A consultation has been launched on an updated Marine Litter Strategy for Scotland's waters vmes

The European Commission has launched a public consultation impacts of bottom fishing gears in the high seas on VMEs

European Commission Seeks Public Input on Safeguarding Vulnerable Marine Ecosystems

The European Commission has launched a call for evidence and public consultation to gather feedback on measures aimed at protecting vulnerable marine ecosystems (VMEs) from the adverse impacts of bottom fishing gears in the high seas.

Stakeholders and the public are encouraged to participate in this initiative, which will remain open for input until 05 February 2024.

VMEs are classified as sensitive areas that serve as habitats for a diverse range of marine life, including slow-growing and long-lived species in deep waters. It is believed by some that the use of bottom fishing gears can jeopardise the integrity of these ecosystems, impairing their natural productivity over the long term.

In 2008, the European Union implemented a regulation specifically addressing the protection of VMEs in the high seas from the adverse impacts of bottom fishing gears. The European Commission is presently evaluating the effectiveness of this regulation and is actively seeking feedback to refine and enhance this crucial initiative.

The Commission extends an invitation to all stakeholders, including representatives from the fishing industry, non-governmental organisations, academic and scientific communities, as well as citizens, to contribute their perspectives on the regulation’s performance.

The primary goal of this public consultation is to collect information and experiences related to the implementation of the initiative. The Commission says it values the insights of stakeholders and aims to conduct evidence-based assessments of the regulation’s effectiveness. The consultation may also identify areas for potential amendment to the current regulation or the necessity for new initiatives.

 

Importance of Protecting Vulnerable Marine Ecosystems

 

VMEs are vital contributors to the health of the ocean, offering significant benefits:

  1. Habitat Diversity: VMEs provide crucial habitats for a wide variety of marine life and play a role in climate regulation. Biodiversity hotspots, including seamounts, canyons, coral reefs, and hydrothermal vents, thrive in these areas.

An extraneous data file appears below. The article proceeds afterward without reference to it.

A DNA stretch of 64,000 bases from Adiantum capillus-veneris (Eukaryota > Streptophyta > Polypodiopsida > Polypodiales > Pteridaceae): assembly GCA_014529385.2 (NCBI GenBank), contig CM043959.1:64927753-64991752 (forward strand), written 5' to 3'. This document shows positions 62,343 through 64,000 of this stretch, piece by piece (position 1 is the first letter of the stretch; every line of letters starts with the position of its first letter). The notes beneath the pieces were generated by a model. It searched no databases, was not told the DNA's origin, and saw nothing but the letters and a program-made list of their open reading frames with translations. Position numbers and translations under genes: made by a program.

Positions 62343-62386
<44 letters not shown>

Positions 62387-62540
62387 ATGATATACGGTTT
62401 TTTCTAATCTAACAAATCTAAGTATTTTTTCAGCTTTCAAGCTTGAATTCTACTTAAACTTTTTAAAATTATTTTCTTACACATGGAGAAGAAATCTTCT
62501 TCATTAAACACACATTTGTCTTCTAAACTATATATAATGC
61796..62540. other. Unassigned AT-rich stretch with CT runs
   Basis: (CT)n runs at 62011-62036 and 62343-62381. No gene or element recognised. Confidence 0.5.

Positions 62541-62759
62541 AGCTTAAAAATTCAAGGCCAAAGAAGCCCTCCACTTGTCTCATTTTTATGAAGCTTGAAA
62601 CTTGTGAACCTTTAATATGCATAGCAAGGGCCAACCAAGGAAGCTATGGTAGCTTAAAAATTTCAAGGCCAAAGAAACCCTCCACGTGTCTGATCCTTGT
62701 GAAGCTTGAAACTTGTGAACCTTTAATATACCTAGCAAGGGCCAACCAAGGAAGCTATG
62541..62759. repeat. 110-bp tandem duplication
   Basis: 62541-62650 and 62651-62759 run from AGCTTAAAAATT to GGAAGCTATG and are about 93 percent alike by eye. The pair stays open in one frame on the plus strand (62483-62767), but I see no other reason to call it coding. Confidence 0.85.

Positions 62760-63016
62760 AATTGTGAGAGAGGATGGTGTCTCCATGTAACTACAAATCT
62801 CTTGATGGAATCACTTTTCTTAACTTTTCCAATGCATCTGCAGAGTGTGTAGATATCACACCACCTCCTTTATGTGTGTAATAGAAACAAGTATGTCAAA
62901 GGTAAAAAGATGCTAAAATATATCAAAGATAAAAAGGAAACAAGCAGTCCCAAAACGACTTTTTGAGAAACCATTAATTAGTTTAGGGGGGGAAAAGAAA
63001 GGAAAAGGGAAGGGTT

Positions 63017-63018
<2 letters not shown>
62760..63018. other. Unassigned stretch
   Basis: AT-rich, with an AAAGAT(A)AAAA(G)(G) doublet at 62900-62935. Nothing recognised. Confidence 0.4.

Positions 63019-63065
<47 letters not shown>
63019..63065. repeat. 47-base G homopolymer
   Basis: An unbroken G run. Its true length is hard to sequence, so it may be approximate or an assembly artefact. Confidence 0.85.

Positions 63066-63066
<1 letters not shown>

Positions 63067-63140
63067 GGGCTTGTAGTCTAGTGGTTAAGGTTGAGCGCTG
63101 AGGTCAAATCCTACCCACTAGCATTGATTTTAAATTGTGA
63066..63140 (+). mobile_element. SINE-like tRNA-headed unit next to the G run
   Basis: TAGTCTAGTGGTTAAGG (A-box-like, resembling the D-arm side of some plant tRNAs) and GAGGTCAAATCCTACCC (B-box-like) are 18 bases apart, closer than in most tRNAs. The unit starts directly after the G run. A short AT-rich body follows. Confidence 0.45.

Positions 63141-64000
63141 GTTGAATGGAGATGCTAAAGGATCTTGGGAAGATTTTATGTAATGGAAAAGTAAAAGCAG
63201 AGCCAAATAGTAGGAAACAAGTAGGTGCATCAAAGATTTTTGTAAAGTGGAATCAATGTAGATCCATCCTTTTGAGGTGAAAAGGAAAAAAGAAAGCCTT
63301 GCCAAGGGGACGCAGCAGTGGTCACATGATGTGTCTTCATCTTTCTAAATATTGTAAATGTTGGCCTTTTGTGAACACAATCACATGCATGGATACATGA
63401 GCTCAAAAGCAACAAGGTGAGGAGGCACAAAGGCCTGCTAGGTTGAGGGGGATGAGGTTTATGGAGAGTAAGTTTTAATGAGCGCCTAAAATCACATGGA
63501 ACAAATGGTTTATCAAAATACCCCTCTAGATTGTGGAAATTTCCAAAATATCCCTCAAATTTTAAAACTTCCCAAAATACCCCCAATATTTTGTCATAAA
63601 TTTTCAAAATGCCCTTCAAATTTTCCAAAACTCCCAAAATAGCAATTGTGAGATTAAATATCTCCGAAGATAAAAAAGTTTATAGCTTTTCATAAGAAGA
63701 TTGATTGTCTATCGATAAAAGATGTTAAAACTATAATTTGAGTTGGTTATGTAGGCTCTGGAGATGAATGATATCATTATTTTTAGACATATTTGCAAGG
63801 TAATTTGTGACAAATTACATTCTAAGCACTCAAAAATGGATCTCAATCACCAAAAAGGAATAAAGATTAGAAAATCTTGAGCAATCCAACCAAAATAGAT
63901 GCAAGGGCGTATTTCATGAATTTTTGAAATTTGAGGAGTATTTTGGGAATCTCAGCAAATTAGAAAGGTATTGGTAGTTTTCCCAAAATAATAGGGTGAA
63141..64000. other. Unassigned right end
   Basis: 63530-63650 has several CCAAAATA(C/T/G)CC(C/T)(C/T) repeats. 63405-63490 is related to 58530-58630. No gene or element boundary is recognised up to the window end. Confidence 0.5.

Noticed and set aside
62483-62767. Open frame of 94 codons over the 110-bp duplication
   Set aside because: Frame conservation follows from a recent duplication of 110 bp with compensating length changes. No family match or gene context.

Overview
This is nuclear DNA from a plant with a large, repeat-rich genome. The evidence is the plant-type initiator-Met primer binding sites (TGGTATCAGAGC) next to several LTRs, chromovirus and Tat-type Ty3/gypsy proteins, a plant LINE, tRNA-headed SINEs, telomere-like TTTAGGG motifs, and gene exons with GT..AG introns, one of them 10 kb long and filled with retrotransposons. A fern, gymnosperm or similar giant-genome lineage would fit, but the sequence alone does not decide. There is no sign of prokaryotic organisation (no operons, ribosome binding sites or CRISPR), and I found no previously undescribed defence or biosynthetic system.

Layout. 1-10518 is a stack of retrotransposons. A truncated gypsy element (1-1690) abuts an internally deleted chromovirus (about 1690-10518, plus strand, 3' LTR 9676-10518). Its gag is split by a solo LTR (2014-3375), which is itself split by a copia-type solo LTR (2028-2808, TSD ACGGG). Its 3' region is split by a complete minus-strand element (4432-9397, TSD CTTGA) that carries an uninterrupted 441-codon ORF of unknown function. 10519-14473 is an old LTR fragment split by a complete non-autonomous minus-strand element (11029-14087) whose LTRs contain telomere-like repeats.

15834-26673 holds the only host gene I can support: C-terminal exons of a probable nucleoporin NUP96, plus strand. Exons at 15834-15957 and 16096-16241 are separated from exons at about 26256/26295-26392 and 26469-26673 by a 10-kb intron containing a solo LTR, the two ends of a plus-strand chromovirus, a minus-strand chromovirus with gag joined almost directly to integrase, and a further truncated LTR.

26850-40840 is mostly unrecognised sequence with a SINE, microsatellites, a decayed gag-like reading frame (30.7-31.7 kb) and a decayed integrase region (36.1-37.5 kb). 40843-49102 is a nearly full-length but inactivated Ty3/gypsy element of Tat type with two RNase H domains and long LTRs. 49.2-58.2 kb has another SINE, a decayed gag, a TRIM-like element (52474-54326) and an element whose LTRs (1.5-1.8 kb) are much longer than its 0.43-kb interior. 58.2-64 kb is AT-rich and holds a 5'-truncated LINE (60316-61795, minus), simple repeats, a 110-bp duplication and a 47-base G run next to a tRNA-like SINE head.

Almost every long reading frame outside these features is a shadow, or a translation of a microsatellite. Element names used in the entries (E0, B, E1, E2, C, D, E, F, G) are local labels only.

2. Biodiversity Hotspots: VMEs attract large numbers of fish and plants, hosting organisms such as sponges, corals, and anemones that are slow-growing and long-lived.
  3. Climate Regulation: These ecosystems contribute to climate regulation and are integral to maintaining the health and balance of the ocean.

Physical disturbances caused by bottom trawling, hydrocarbon prospection, laying of submarine cables, waste dumping, or over-exploitation can result in severe damage to VMEs, requiring centuries for full recovery.

 

Background and Regulation Framework

In 2006, the United Nations General Assembly established conditions for bottom fishing in the high seas through Resolution 61/105. The resolution called for the adoption of conservation measures to protect VMEs from the significant adverse impacts of bottom fishing or to cease bottom fishing in areas where VMEs were likely to occur.

In response, the European Union enacted a specific piece of legislation in 2008—the Council Regulation (EC) N° 734/2008—addressing the protection of vulnerable marine ecosystems in the high seas from the adverse impacts of bottom fishing gears, also known as the ‘VME Regulation.’ The regulation establishes a framework requiring fishing vessels to obtain authorisation before operating in designated areas, ensuring responsible and sustainable fishing practices.

The European Commission believes that by safeguarding VMEs in the high seas, the European Union is actively contributing to the promotion of a healthy and sustainable ocean for the benefit of future generations. The ongoing public consultation underscores the commitment to inclusive decision-making and the preservation of marine biodiversity.

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